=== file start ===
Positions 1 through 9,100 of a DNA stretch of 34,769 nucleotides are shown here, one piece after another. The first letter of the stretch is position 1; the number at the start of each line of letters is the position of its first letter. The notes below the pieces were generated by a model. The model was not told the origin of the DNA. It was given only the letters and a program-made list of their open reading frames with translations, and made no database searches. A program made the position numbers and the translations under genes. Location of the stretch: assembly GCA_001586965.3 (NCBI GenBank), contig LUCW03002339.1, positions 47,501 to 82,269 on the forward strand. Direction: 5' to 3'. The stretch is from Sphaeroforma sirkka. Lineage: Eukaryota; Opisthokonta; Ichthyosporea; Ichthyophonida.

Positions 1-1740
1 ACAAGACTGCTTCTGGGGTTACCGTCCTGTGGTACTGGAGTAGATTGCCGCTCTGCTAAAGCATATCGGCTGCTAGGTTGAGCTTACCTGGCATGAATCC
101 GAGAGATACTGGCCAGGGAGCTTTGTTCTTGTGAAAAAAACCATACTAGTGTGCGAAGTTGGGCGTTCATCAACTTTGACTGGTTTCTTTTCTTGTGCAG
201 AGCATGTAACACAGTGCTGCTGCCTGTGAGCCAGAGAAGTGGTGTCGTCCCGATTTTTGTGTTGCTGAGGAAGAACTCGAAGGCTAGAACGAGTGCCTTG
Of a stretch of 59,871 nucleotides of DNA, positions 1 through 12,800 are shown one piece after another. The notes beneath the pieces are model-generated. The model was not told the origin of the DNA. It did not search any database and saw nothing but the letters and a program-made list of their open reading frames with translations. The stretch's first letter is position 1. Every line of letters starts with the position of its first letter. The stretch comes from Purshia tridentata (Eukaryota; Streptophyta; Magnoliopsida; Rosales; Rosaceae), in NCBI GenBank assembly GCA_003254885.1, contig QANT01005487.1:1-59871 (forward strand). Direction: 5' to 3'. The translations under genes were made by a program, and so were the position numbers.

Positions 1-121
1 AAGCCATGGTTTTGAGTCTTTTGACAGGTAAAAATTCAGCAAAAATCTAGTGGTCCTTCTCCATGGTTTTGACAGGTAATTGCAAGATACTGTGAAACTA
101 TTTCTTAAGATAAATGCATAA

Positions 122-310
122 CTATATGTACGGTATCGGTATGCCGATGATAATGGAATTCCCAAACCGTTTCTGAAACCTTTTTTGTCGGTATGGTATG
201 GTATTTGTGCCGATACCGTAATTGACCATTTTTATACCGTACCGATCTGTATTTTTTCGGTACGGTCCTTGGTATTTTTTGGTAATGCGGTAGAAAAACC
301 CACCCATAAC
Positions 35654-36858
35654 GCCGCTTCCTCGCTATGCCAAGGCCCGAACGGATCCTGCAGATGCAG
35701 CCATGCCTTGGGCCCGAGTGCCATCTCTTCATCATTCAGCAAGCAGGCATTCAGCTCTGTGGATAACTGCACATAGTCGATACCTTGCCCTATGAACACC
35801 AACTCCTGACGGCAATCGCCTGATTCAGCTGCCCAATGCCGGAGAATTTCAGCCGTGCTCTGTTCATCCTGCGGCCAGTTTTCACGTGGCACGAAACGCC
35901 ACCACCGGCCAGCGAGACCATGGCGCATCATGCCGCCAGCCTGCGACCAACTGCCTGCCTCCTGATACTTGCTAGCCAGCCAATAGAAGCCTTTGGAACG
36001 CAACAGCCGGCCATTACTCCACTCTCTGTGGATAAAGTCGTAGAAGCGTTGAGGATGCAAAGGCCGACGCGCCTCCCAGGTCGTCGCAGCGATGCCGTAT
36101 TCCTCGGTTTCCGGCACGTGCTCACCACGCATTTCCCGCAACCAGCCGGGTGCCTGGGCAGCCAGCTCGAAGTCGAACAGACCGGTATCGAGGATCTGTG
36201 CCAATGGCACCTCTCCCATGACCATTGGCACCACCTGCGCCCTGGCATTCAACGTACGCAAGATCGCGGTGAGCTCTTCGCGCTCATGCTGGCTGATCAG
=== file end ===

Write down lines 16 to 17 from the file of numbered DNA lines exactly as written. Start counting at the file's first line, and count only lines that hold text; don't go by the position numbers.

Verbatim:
35701 CCATGCCTTGGGCCCGAGTGCCATCTCTTCATCATTCAGCAAGCAGGCATTCAGCTCTGTGGATAACTGCACATAGTCGATACCTTGCCCTATGAACACC
35801 AACTCCTGACGGCAATCGCCTGATTCAGCTGCCCAATGCCGGAGAATTTCAGCCGTGCTCTGTTCATCCTGCGGCCAGTTTTCACGTGGCACGAAACGCC